# Eigenvalues and Eigenvectors in Python

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In this article, we are going to introduce you the eigenvalues and eigenvectors which play a very important role in many applications in science and engineering.Eigen is a German word which means characteristic.

They have many applications, to name a few, finding the natural frequencies and mode shapes in dynamics systems, solving differential equations , and so on. Even the famous Google’s search engine algorithm — PageRank, uses the eigenvalues and eigenvectors to assign scores to the pages and rank them in the search.

# Eigenvalues and eigenvectors

Let the matrix A apply to column vector x, that is Ax, is a linear transformation of x. There is a special transform in the following form:

Where A is n×n matrix, x is n×1 column vector (X≠0), and λ is some scalar. Any λ that satisfies the above equation is known as an **eigenvalue** of the matrix A, while the associated vector x is called an **eigenvector** corresponding to λ.

# The motivation behind

The motivation behind the eigenvalues and eigenvectors is that, it helps us to understand the characteristics of the linear transformation, thus make things easy. We know that a vector x can be transformed to a different vector by multiplying A - Ax. The effect of the transformation represents a scale of the length of the vector and/or the rotate of the vector. The above equation points out that for some vectors, the effect of transformation of Ax is only scale (stretching, compressing, and flipping). The eigenvectors are the vectors have this property and the eigenvalues λ′s are the scale factors.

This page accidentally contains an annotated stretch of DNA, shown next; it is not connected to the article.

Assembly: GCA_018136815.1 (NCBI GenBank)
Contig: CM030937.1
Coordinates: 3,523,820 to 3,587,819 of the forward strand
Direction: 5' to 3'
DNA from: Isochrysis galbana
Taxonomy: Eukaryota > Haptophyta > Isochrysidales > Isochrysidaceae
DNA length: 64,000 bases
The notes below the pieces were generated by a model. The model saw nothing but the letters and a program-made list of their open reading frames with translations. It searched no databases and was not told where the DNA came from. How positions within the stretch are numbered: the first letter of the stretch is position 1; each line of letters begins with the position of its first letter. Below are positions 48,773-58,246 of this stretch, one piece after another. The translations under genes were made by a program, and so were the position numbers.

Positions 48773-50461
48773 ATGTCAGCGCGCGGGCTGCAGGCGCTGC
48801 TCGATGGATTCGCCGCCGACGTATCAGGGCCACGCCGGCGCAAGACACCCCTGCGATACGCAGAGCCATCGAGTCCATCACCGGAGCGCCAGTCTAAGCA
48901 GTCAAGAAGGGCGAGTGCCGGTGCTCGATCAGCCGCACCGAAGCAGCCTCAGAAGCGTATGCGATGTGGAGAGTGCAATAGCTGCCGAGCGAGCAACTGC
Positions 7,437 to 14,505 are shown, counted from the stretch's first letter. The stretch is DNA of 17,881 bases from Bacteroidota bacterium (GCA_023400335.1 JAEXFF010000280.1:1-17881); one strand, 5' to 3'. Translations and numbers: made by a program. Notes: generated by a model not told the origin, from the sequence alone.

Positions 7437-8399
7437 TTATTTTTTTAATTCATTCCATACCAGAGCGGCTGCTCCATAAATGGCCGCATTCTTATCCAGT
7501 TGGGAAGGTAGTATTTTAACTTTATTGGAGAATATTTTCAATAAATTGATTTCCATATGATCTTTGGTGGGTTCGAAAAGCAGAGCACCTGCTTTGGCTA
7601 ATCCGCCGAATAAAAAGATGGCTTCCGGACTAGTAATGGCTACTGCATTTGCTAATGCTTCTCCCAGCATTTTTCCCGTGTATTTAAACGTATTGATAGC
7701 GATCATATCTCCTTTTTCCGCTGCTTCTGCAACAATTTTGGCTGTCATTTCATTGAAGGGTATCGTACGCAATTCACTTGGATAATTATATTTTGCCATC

Now let’s look at the following example.

Before we dig in , we would like to provide a plot function in our algorithm to see what’s happening:

**import** **numpy** **as** **np**

**import** **matplotlib.pyplot** **as** **plt**

plt.style.use('seaborn-poster')

%**matplotlib** inline

**def** plot_vect(x, b, xlim, ylim):

*'''*

* function to plot two vectors, *

* x - the original vector*

* b - the transformed vector*

* xlim - the limit for x*

* ylim - the limit for y*

* '''*

plt.figure(figsize = (10, 6))

plt.quiver(0,0,x[0],x[1],\

color='k',angles='xy',\

scale_units='xy',scale=1,\

label='Original vector')

plt.quiver(0,0,b[0],b[1],\

color='g',angles='xy',\

scale_units='xy',scale=1,\

label ='Transformed vector')

plt.xlim(xlim)

plt.ylim(ylim)

plt.xlabel('X')

plt.ylabel('Y')

plt.legend()

plt.show()

Now we plot the vector x = [[1], [1]] and the vector b=Ax, where A = [[2, 0], [0, 1]] :

`A = np.array([[2, 0],[0, 1]])`

x = np.array([[1],[1]])

b = np.dot(A, x)

plot_vect(x,b,(0,3),(0,2))

The result will be :

We can see from the generated figure that the original vector x is rotated and stretched longer after transformed by A. The vector [[1], [1]] is transformed to [[2], [1]].

Now let’s plot the vector x = [[1], [0]] and the vector b=Ax, where A = [[2, 0], [0, 1]] :

`x = np.array([[1], [0]])`

b = np.dot(A, x)

plot_vect(x,b,(0,3),(-0.5,0.5))

The result will be :